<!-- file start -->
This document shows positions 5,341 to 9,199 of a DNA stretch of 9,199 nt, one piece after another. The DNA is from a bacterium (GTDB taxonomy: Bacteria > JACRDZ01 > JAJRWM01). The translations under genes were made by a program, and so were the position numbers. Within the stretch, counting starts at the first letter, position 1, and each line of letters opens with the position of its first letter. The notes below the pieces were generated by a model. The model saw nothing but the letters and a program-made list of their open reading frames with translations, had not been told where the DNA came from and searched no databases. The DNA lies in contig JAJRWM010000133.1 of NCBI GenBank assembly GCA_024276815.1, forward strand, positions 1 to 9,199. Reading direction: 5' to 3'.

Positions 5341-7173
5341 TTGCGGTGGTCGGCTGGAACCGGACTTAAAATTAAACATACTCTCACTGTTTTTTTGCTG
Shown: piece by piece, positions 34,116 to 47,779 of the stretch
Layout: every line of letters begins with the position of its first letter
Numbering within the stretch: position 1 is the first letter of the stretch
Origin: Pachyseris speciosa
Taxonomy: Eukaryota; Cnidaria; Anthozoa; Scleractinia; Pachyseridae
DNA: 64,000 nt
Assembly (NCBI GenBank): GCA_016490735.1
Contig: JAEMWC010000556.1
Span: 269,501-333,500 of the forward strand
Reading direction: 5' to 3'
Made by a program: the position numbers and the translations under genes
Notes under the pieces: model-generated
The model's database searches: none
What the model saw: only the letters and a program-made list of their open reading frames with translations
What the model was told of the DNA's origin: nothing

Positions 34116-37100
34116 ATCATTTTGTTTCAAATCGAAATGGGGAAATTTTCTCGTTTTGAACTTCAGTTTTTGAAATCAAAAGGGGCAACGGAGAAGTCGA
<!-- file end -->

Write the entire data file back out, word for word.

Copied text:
This document shows positions 5,341 to 9,199 of a DNA stretch of 9,199 nt, one piece after another. The DNA is from a bacterium (GTDB taxonomy: Bacteria > JACRDZ01 > JAJRWM01). The translations under genes were made by a program, and so were the position numbers. Within the stretch, counting starts at the first letter, position 1, and each line of letters opens with the position of its first letter. The notes below the pieces were generated by a model. The model saw nothing but the letters and a program-made list of their open reading frames with translations, had not been told where the DNA came from and searched no databases. The DNA lies in contig JAJRWM010000133.1 of NCBI GenBank assembly GCA_024276815.1, forward strand, positions 1 to 9,199. Reading direction: 5' to 3'.

Positions 5341-7173
5341 TTGCGGTGGTCGGCTGGAACCGGACTTAAAATTAAACATACTCTCACTGTTTTTTTGCTG
Shown: piece by piece, positions 34,116 to 47,779 of the stretch
Layout: every line of letters begins with the position of its first letter
Numbering within the stretch: position 1 is the first letter of the stretch
Origin: Pachyseris speciosa
Taxonomy: Eukaryota; Cnidaria; Anthozoa; Scleractinia; Pachyseridae
DNA: 64,000 nt
Assembly (NCBI GenBank): GCA_016490735.1
Contig: JAEMWC010000556.1
Span: 269,501-333,500 of the forward strand
Reading direction: 5' to 3'
Made by a program: the position numbers and the translations under genes
Notes under the pieces: model-generated
The model's database searches: none
What the model saw: only the letters and a program-made list of their open reading frames with translations
What the model was told of the DNA's origin: nothing

Positions 34116-37100
34116 ATCATTTTGTTTCAAATCGAAATGGGGAAATTTTCTCGTTTTGAACTTCAGTTTTTGAAATCAAAAGGGGCAACGGAGAAGTCGA